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As I see it, the most interesting part is the ability to consume plutonium in a safe way. And of substituting other longer life residues by short life ones. If it can produce some energy, it should be seen as a subproduct, not the purpose. For energy we should concentrate on renewables.

res humą m'és alič
by Antoni Jaume on Thu Dec 8th, 2011 at 10:56:41 AM EST
One application where it is difficult to run connected to the grid is ocean shipping. Pure U233-Thorium molten salt breeder reactors can be designed at a size appropriate for use in ship engines.

They can also regulate power output more quickly than a light water reactor ~ slow down the circulation of the fuel out to the heat exchanger phase, allowing the molten salt mixture to heat up, the reaction slows down, and less total power is generated. So they are much better suited to operating on a grid with a substantial harvesting of volatile renewable energy sources.

Sadly, the best hope for serious development of the technology in the US may be the fact that they can scale down smaller than light water reactors, so could be used in smaller ships and subs than the current nuclear power vessels in the US Navy.

I've been accused of being a Marxist, yet while Harpo's my favourite, it's Groucho I'm always quoting. Odd, that.

by BruceMcF (agila61 at netscape dot net) on Thu Dec 8th, 2011 at 11:49:42 AM EST
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Still, the idea of having one of these babies on every container ship in the world is... not reassuring, let's say. A standard 40-foot container packed full of composite plastic explosives and loaded onto your ship will spread its engine over most of the surrounding countryside, including the more or less radioactive and plutonium-contaminated molten salt.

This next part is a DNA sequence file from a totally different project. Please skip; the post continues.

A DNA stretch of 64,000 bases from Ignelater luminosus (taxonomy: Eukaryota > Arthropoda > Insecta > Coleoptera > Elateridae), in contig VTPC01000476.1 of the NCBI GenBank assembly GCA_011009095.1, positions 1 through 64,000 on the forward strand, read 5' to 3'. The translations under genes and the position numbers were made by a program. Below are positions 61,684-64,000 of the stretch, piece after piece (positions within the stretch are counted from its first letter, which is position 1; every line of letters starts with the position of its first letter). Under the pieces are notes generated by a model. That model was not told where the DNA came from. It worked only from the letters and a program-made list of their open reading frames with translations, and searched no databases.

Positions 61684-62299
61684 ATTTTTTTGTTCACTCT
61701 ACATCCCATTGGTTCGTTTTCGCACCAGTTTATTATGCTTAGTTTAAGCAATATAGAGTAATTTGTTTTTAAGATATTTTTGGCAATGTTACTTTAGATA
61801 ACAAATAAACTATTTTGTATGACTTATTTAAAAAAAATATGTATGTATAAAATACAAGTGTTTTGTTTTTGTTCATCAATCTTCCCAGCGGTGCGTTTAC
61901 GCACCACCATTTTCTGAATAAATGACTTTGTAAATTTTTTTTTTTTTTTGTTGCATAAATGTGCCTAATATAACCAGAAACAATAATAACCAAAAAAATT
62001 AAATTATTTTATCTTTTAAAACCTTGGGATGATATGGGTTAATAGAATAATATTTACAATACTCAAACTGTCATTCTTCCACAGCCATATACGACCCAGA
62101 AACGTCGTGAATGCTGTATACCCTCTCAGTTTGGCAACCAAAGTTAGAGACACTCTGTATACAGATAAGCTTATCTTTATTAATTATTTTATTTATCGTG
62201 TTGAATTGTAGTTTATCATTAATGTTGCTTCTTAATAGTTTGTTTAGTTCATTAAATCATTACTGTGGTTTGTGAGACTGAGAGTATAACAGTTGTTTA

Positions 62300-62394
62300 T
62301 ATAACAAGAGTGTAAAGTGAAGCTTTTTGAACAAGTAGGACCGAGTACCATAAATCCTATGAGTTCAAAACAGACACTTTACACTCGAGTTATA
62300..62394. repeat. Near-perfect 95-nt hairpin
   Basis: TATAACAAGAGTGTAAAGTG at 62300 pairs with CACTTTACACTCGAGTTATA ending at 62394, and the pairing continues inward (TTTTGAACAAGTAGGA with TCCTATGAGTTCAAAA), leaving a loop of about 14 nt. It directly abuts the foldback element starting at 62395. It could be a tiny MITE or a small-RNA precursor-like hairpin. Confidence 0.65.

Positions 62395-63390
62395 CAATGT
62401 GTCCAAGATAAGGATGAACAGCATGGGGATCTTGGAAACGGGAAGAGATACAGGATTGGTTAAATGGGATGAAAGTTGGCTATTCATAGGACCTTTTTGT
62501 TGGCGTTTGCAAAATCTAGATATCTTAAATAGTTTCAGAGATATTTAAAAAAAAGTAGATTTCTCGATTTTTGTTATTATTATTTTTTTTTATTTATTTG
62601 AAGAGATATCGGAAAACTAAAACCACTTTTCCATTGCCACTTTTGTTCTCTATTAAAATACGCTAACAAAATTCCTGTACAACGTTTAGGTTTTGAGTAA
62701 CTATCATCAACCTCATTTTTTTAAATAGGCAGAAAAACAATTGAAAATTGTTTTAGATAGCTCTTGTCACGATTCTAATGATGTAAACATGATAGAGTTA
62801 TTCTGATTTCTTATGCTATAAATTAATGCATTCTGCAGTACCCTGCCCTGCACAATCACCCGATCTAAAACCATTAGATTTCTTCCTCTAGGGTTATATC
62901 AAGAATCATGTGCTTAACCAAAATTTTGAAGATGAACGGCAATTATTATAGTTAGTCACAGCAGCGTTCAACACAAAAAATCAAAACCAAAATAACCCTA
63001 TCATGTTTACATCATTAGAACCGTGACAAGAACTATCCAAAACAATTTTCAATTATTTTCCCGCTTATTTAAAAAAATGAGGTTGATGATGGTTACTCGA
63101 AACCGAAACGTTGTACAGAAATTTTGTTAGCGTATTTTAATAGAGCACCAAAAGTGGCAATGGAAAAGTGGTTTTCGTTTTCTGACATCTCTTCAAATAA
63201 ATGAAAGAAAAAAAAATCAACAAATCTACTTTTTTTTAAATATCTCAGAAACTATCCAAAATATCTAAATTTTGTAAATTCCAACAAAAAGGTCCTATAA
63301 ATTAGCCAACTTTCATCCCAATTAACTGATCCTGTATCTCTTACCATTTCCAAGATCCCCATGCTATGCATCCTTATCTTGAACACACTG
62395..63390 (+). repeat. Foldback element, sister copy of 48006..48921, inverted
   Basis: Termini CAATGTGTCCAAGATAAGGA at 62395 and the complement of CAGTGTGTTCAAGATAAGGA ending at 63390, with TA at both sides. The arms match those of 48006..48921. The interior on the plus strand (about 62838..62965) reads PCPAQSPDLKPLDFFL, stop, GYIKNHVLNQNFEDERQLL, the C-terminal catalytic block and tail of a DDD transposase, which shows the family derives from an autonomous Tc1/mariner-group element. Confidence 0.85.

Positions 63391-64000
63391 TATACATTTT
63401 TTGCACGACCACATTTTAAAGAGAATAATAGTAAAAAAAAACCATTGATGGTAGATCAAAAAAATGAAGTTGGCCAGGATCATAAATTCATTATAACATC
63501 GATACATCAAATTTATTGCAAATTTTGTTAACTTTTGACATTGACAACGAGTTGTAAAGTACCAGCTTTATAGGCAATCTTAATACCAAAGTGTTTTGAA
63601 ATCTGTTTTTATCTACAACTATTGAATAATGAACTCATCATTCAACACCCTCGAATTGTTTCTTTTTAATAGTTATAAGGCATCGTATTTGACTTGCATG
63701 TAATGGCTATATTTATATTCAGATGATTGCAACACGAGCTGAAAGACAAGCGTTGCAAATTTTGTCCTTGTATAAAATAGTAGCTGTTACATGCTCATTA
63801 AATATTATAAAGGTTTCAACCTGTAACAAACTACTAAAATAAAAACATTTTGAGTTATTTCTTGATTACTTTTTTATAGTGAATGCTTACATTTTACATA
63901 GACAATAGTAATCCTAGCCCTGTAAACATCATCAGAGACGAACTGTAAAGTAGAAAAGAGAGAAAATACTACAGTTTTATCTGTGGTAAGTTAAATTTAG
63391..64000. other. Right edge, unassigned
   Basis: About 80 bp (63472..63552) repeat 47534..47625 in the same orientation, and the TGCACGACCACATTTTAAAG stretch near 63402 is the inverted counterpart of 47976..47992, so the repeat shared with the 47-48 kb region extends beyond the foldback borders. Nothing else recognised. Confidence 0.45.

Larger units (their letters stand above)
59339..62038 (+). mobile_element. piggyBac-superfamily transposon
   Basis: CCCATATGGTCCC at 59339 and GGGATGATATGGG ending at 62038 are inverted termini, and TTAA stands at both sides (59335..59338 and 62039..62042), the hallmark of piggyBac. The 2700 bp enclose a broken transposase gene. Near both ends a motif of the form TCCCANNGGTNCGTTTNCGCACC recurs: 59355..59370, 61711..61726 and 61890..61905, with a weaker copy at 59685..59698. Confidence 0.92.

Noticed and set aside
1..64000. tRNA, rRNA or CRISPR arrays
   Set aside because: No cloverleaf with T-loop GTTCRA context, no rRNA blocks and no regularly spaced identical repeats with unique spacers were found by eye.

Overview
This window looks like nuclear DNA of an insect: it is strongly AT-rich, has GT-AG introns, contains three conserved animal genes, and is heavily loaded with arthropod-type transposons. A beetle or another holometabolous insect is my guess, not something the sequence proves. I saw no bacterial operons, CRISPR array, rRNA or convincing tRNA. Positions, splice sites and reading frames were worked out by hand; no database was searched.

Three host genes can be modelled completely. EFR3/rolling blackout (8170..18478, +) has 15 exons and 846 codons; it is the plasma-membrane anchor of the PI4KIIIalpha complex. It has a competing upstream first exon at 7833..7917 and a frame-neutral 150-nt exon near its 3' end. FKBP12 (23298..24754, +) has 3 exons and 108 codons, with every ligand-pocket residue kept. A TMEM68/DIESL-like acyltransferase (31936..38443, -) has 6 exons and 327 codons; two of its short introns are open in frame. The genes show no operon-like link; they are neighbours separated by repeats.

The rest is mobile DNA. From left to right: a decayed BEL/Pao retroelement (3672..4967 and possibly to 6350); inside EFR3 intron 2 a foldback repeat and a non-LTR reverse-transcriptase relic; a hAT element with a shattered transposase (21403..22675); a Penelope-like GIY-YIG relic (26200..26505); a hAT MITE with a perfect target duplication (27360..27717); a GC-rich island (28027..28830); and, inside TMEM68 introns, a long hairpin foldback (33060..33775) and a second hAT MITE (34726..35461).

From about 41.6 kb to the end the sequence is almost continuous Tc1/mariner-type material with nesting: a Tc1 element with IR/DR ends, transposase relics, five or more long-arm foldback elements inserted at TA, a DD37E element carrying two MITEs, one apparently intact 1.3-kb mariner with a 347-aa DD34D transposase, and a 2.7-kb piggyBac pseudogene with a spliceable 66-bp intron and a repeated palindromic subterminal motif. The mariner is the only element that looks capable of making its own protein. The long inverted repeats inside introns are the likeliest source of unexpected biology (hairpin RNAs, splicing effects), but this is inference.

Hey presto: Dirty bomb.

- Jake

Friends come and go. Enemies accumulate.

by JakeS (JangoSierra 'at' gmail 'dot' com) on Fri Dec 9th, 2011 at 05:46:49 AM EST
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There's very little plutonium dissolved in the salts ~ you'd not use a small aircraft or ship engine reactor to burn plutonium fuel, you'd use a U233-Thorium mix. There is a trace of plutonium that will occur at the end of a long reaction chain, but it doesn't accumulate since the thorium fuel cycle tends to consume plutonium.

So for the amount of material in a smaller reactor, I wonder whether just having the container ships sitting there now belching out bunker grade diesel exhaust 24/7 is a bigger dirty bomb.

And it might be you need to get the container of C4 loaded just right, at the right location relative to the engine room and low enough in the stack to direct the blast there, to get the dirty bomb effect ~ it seems just as likely if not more so that you'd scatter bits and pieces of cheap soduko games, fancy coffee presses and washing machines around the surrounding area, and sink the broken generator into the seabed beneath the port.

I've been accused of being a Marxist, yet while Harpo's my favourite, it's Groucho I'm always quoting. Odd, that.

by BruceMcF (agila61 at netscape dot net) on Fri Dec 9th, 2011 at 09:24:12 AM EST
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She believed in nothing; only her skepticism kept her from being an atheist. -- Jean-Paul Sartre
by ATinNM on Thu Dec 8th, 2011 at 01:34:17 PM EST
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